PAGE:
2.0…Ala Siebel

Joshua Greenbaum, a personnel favorite of mine, wrote a great blog today on some of the emerging trends we’re seeing in the CRM market today, particularly with and CRM 2.0.

I’ve always been a big history buff, partially because I’m a dork when it comes to history but more because it provides perspective on what’s happening today and what we can expect in the immediate future. That said, I couldn’t agree more with Greenbaum’s comments, particularly with his comparison of to Siebel.

To add to that comparison, has left an indelible mark on the business software industry, but its CEO’s comments speak eerily of similar remarks made by the likes of Tom Siebel nearly 10 years ago when he proclaimed that the ASP model was not a viable business model. Siebel was both right and wrong, as the vast majority of businesses, and nearly all enterprise organizations, still prefer and probably always will prefer to house, manage, and run their mission-critical applications themselves. He was wrong for underestimating the advantages that a hosted model brings to a business environment when the situation calls for it. Will IT departments in business ever become as simple as having an Internet connection? I seriously doubt it.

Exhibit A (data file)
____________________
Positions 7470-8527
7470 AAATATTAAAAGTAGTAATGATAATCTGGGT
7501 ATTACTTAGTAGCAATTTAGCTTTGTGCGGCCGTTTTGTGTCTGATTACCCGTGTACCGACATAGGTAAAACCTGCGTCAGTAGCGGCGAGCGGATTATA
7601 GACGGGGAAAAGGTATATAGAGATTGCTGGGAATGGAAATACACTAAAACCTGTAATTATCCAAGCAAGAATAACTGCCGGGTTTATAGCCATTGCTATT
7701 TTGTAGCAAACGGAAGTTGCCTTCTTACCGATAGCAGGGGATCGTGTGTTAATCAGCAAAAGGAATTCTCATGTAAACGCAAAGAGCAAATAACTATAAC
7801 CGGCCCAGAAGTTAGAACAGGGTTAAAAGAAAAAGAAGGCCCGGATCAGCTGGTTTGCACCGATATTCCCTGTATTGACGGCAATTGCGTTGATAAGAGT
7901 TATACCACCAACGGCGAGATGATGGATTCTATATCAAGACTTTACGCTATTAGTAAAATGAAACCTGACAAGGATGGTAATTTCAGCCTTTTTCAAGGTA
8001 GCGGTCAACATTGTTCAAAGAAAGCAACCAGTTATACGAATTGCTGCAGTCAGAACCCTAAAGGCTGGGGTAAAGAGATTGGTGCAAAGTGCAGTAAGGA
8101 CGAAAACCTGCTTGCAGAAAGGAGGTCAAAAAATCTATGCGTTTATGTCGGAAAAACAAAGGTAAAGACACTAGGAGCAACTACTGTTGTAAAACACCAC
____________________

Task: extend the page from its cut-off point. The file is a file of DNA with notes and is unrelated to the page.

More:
Benioff is correct in asserting that businesses are looking for sheer flexibility, but just like Tom Siebel before him, there’s a fundamental misunderstanding on his part that that flexibility lies outside the realm of his company’s own software model – on-demand applications.

Speaking to Greenbaum’s point: such flexibility includes integration…something that the multi-tenant SaaS model severely lacks.